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Semin Cell Dev Biol. 2014 Dec;36:79-90. doi: 10.1016/j.semcdb.2014.09.011. Epub 2014 Sep 19.

Growing knowledge of the mTOR signaling network.

Author information

1
Department of Cell and Developmental Biology, University of Michigan Medical School, Ann Arbor, MI 48109-2200, United States.
2
Department of Cell and Developmental Biology, University of Michigan Medical School, Ann Arbor, MI 48109-2200, United States; Division of Metabolism, Endocrinology, and Diabetes (MEND), Department of Internal Medicine, University of Michigan Medical School, Ann Arbor, MI 48109-2200, United States. Electronic address: dfingar@umich.edu.

Abstract

The kinase mTOR (mechanistic target of rapamycin) integrates diverse environmental signals and translates these cues into appropriate cellular responses. mTOR forms the catalytic core of at least two functionally distinct signaling complexes, mTOR complex 1 (mTORC1) and mTOR complex 2 (mTORC2). mTORC1 promotes anabolic cellular metabolism in response to growth factors, nutrients, and energy and functions as a master controller of cell growth. While significantly less well understood than mTORC1, mTORC2 responds to growth factors and controls cell metabolism, cell survival, and the organization of the actin cytoskeleton. mTOR plays critical roles in cellular processes related to tumorigenesis, metabolism, immune function, and aging. Consequently, aberrant mTOR signaling contributes to myriad disease states, and physicians employ mTORC1 inhibitors (rapamycin and analogs) for several pathological conditions. The clinical utility of mTOR inhibition underscores the important role of mTOR in organismal physiology. Here we review our growing knowledge of cellular mTOR regulation by diverse upstream signals (e.g. growth factors; amino acids; energy) and how mTORC1 integrates these signals to effect appropriate downstream signaling, with a greater emphasis on mTORC1 over mTORC2. We highlight dynamic subcellular localization of mTORC1 and associated factors as an important mechanism for control of mTORC1 activity and function. We will cover major cellular functions controlled by mTORC1 broadly. While significant advances have been made in the last decade regarding the regulation and function of mTOR within complex cell signaling networks, many important findings remain to be discovered.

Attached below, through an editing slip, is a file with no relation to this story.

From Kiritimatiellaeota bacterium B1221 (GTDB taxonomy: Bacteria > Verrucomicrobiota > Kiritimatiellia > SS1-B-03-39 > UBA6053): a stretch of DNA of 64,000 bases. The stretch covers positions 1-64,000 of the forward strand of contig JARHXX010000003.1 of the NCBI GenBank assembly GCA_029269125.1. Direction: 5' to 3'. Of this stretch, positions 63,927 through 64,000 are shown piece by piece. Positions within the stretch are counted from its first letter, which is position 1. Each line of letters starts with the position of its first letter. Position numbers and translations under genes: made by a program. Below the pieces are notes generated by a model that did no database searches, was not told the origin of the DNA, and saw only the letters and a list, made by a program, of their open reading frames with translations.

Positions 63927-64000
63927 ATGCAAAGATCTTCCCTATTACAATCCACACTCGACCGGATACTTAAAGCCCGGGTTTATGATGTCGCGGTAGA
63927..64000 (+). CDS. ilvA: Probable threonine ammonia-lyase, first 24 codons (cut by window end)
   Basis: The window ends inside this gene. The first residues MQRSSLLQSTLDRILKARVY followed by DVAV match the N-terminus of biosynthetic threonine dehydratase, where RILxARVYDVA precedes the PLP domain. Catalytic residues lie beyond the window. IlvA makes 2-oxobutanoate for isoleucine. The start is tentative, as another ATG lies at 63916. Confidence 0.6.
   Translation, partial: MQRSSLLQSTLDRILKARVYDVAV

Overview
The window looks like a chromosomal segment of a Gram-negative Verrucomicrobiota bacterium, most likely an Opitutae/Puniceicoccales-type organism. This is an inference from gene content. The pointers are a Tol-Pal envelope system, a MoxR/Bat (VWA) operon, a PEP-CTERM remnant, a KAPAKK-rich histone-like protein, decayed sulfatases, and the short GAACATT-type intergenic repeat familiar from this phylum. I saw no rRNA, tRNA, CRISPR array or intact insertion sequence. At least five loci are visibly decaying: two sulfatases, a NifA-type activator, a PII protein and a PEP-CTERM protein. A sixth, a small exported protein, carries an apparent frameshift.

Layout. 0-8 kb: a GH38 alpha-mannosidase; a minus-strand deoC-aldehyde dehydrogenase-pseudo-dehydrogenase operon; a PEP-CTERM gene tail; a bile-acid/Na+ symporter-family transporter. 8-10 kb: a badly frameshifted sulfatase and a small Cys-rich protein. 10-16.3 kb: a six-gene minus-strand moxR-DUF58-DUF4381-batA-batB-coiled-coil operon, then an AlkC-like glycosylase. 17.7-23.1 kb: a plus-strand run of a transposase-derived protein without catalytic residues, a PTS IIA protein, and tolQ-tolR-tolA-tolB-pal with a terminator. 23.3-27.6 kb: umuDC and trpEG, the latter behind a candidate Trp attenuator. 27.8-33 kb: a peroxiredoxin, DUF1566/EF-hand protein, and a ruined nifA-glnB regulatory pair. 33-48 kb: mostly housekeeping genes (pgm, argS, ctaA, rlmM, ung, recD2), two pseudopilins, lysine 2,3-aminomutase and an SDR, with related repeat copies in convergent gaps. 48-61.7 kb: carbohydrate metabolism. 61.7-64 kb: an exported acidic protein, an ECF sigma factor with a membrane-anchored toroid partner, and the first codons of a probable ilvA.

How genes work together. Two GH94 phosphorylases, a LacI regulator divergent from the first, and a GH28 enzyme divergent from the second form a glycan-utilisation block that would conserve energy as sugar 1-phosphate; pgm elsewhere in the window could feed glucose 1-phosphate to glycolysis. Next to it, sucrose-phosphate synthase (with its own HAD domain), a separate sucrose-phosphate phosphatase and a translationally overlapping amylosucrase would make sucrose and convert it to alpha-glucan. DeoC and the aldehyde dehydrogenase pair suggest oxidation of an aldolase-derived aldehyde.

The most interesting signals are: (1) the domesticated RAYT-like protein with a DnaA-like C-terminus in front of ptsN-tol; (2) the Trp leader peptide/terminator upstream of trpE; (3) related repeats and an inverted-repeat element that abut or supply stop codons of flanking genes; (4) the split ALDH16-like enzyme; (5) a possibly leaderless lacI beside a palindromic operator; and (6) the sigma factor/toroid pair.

KEYWORDS:

Amino acids; Energy; Insulin; mTOR; mTORC1; mTORC2

PMID:
25242279
PMCID:
PMC4253687
DOI:
10.1016/j.semcdb.2014.09.011
[Indexed for MEDLINE]
Free PMC Article

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